Friday, February 29, 2008
This puppy is really skinny, probably about 1/3 to 1/4 the thickness of my Treo 700P. It's too bad Palm just can't innovate any more. My next phone will not be a Palm and I never thought I'd say that. I've had a Treo since the Visorphone days.
The ACE looks pretty slick. Despite their recent financial woes, Sprint still has a killer network. Much faster than AT&T which is the main thing that is keeping me with Sprint at this point.
Thursday, February 28, 2008
GC America has a new product on the market. Called GC Dry Mouth Gel, it is aimed at reducing the discomfort and disease that is brought about by patients experiencing dry mouth. Xerostomia is on the rise in dentistry as the population ages and as more and more medications are brought to market that have dry mouth as a side effect.
In addition to the discomfort that comes with a lack of natural saliva, a dry mouth also lacks the buffering affect of saliva that can reduce the ph of plaque acids. Combine this with the fact that plaque adheres more readily to a dry tooth than one moistened with saliva and there is a recipe for rapidly progressing and hard to treat dental decay problems.
GC America, who has brought prevention to the forefront with their MI paste products, is now waging a second war on dental decay by helping those suffering with xerostomia.
Dry Mouth Gel is applied by placing a generous amount onto a clean finger. The gel is then smeared on all tooth surfaces as well as gingival (gum) tissue. It can be applied anytime during the day as required. When applied at night before bed it should be after normal tooth brushing.
It provides up to 4 hours of relief and is available in several flavors. It is safe to swallow and can even be used by denture wearers.
The product is available now and can be ordered through your favorite dealer.
Wednesday, February 27, 2008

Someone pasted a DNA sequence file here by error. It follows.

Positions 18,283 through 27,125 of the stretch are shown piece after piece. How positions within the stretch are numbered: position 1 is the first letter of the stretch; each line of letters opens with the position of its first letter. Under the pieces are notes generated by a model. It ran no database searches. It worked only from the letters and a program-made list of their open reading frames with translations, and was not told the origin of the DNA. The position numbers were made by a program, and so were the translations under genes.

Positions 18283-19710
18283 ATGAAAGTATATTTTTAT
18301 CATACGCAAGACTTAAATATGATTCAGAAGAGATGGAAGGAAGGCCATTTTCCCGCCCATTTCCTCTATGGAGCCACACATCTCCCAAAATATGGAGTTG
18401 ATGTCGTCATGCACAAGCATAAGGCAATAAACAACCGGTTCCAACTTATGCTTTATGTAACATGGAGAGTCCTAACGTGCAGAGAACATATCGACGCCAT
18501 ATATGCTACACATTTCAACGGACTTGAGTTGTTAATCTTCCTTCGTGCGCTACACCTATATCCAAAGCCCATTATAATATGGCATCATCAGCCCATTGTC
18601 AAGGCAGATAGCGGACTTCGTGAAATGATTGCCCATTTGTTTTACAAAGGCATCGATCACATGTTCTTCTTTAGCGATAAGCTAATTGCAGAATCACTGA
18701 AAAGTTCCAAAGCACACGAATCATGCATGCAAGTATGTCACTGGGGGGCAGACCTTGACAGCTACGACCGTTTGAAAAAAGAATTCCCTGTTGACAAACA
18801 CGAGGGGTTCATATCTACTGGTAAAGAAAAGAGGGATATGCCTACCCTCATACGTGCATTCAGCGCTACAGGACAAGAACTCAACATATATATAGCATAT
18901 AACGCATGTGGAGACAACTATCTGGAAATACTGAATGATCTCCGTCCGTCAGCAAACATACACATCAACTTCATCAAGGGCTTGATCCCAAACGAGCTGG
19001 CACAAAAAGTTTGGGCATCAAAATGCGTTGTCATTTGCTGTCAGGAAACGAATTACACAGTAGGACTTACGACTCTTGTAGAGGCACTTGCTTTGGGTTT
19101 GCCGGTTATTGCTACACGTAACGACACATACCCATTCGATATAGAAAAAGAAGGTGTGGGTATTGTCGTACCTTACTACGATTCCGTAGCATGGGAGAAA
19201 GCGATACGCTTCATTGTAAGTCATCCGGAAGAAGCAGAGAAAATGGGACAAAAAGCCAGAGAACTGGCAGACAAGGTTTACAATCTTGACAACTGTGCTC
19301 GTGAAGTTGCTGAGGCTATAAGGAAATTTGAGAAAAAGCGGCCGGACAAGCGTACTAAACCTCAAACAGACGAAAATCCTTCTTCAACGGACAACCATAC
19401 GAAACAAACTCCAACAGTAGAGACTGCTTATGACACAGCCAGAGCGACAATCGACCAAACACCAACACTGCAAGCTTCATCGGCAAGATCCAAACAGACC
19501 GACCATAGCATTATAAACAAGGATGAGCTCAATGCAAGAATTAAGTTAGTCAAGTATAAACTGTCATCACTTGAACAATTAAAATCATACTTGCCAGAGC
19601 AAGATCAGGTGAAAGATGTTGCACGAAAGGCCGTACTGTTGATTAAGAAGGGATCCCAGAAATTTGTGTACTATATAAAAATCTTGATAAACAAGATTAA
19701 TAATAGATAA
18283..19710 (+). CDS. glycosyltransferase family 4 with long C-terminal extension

OK, this is the kind of setup that screams "Flucke, you've got to buy me!" This incredible 8 monitor setup is made by a company called Humanscale and the frame setup itself is called the Paramount Parabolic Multi-Monitor Display. It is a frame that allows up 8 monitors to be attached and used. It literally curves around the user so that you can be surrounded by the monitors for easier orientation and viewing.
Studies have been done that show users experience a 20% increase in productivity when using 2 monitors. I can't imagine a 160% increase in productivity, but I can imagine a definite ability to get more done.
In my case, a setup like this would allow me to have a separate monitor for my Eaglesoft schedule (that dynamically updates), my e-mail, Google reader, a patient chart, patient images (for diagnosis and editing), Winamp for music, and still have 3 screens leftover.
The frame is due to be released sometime in the first quarter of 08, but I have no word on pricing.
More info can be found at the company website.
Tuesday, February 26, 2008
For those looking to computerize and having limited space, here is an option. This keyboard from Sanwa is smaller than a standard keyboard and has a touchpad like a laptop built-in. It comes in 2 versions, wired and wireless.
While I would prefer working with some type of wireless mouse in most instances, this device could be a great thing for people who just don't have the room for a regular mouse.
One other advantage I can see is for patient consultations where you might want both keyboard and mouse readily available in the operatory.
There are similar devices available from other manufacturers as well.
Monday, February 25, 2008
Even the ever gracious "princess of the pearly whites" has to deal with inflation.
It seems a survey by dental plan company Securian Dental indicates the average price per tooth paid by the Tooth Fairy has increased from $1.71 last year to $2.09 this year.
Here's the story as it appears on WebMD:
(WebMD) Even the tooth fairy feels inflation's bite. The price per baby tooth is 22% steeper today than it was a year ago.